2. Create a JMXConnector using the URL and credentials HashMap defined in Step 1. Once you obtain a reference to the JMX connector, call the getConnectionId() method to ensure you have a valid connection ID:

     

    JMXConnector conn = JMXConnectorFactory.connect(url, map); System.out.println("JMXConnector="+conn.toString());

    String id = conn.getConnectionId(); System.out.println("Connection Id=" + id);

  3. Next, get an MBeanServerConnection from the JMXConnector object:

      mbsc = conn.getMBeanServerConnection();
       String domains[] = mbsc.getDomains();
       System.out.println("# of domains="+domains.length);
       for (int i = 0; i < domains.length; i++) { 
          System.out.println("Domain[" + i + "] = " + domains[i]); 
       }
    
    
  4. Once you have the MBeanServerConnection object, call the MBeans-related methods just as you would call on an MBeanServer if connected to the JMX server locally (within the same JVM). You can check the number of domains and their types in the JMX server. You can also get the number of MBeans registered in the server and their attributes and operations. The code snippet below shows these steps:

     

    mbsc = conn.getMBeanServerConnection(); String domains[] = mbsc.getDomains(); System.out.println("# of domains="+domains.length); for (int i = 0; i < domains.length; i++) { System.out.println("Domain[" + i + "] = " + domains[i]); }

    // Get MBean count Integer mbeanCount = mbsc.getMBeanCount(); System.out.println("mbeanCount : " + mbeanCount.intValue());

  5. Next, query the MBeans in the server and display their attributes and operations. Also retrieve the MBeans details for Cluster's object type, as shown in the code below. We look at the same cluster details using MC4J in the following section.

     

    Set mBeanSet = mbsc.queryMBeans(null, null); System.out.println("mBeanSet.size() : " + mBeanSet.size());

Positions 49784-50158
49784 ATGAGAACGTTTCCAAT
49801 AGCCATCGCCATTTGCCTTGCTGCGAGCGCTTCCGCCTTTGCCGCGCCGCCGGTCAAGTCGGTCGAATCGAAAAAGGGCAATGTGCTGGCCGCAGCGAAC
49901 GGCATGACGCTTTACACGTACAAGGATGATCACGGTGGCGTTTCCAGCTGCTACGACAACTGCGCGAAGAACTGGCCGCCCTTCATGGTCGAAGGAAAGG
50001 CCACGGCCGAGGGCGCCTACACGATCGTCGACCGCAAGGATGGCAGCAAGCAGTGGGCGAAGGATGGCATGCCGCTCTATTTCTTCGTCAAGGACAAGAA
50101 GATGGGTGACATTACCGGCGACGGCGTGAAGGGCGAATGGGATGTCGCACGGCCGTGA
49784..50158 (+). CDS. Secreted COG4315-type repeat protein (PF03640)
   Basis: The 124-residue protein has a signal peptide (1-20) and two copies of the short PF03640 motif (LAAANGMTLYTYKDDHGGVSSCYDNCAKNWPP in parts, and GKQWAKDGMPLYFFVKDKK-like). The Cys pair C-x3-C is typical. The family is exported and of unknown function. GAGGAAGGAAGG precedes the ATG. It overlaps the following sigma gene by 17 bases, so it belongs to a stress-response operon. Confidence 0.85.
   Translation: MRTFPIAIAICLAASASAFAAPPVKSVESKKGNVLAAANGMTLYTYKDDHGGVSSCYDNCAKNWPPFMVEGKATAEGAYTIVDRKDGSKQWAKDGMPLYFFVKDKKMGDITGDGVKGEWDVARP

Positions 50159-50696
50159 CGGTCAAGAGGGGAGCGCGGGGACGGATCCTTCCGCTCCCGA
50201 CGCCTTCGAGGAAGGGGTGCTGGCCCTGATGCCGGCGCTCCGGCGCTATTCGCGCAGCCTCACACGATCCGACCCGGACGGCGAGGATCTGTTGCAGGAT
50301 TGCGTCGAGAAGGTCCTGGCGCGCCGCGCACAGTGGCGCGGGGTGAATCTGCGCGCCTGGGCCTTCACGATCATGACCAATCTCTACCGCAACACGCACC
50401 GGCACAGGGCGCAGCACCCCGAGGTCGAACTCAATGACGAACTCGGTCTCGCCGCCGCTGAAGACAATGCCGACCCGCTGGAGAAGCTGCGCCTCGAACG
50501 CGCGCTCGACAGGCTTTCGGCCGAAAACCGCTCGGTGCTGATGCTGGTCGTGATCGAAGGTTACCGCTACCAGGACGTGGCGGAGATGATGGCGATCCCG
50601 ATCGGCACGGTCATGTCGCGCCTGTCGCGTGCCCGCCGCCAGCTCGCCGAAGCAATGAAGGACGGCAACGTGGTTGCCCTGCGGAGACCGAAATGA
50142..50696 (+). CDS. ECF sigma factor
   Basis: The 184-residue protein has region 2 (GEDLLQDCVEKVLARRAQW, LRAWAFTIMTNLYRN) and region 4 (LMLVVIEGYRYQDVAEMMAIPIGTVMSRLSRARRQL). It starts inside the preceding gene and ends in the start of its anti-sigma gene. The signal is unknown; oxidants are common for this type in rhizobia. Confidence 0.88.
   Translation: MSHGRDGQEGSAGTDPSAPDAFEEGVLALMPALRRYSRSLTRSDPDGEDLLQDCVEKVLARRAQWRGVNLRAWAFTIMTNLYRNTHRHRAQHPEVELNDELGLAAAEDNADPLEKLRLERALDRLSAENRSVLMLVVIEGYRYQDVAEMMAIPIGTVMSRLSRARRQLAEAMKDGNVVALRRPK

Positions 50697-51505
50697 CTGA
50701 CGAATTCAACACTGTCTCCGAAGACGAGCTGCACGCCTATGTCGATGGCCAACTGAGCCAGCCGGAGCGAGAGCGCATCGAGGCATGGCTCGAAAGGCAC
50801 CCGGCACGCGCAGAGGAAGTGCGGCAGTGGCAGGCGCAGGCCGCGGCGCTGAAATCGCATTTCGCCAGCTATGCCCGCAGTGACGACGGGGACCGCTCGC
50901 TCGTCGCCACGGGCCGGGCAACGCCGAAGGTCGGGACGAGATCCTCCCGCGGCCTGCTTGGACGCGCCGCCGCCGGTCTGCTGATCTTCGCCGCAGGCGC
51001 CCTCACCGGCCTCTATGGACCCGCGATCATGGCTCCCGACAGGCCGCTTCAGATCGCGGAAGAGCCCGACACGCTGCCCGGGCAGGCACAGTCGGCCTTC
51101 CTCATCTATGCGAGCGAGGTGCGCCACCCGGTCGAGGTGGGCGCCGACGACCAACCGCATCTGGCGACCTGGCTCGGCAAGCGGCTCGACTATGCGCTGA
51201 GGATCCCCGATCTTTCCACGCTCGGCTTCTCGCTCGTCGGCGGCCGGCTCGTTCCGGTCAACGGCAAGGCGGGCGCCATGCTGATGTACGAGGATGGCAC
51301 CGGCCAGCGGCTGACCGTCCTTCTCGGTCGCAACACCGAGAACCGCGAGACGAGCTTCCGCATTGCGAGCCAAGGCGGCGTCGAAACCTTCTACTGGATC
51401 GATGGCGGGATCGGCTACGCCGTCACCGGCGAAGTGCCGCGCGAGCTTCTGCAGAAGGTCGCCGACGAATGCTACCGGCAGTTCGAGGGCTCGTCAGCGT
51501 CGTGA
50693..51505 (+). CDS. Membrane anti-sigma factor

Iterator mBeanSetIterator = mBeanSet.iterator(); while (mBeanSetIterator.hasNext()) { ObjectInstance objectInstance = (ObjectInstance)mBeanSetIterator.next(); ObjectName objectName = objectInstance.getObjectName(); String canonicalName = objectName.getCanonicalName(); System.out.println("canonicalName : " + canonicalName);

    if (canonicalName.equals("Catalina:host=localhost,type=Cluster")) { // Get details of cluster MBean System.out.println("Cluster MBean Details:"); System.out.println("========================================="); getMBeanDetails(canonicalName); }

    String canonicalKeyPropList = objectName.getCanonicalKeyPropertyListString(); }

  6. Finally, close the JMX MBean connection to clean up the resources:

      conn.close();
    
    

Sample Web application setup

This section explains the sample Web application used to test the failover and session replication in the Tomcat cluster. I deployed the Web application on both cluster nodes and wrote a test client program to run a load test by creating and modifying HTTP sessions in the servlet container.

The following steps get the server cluster and load balancer up and running: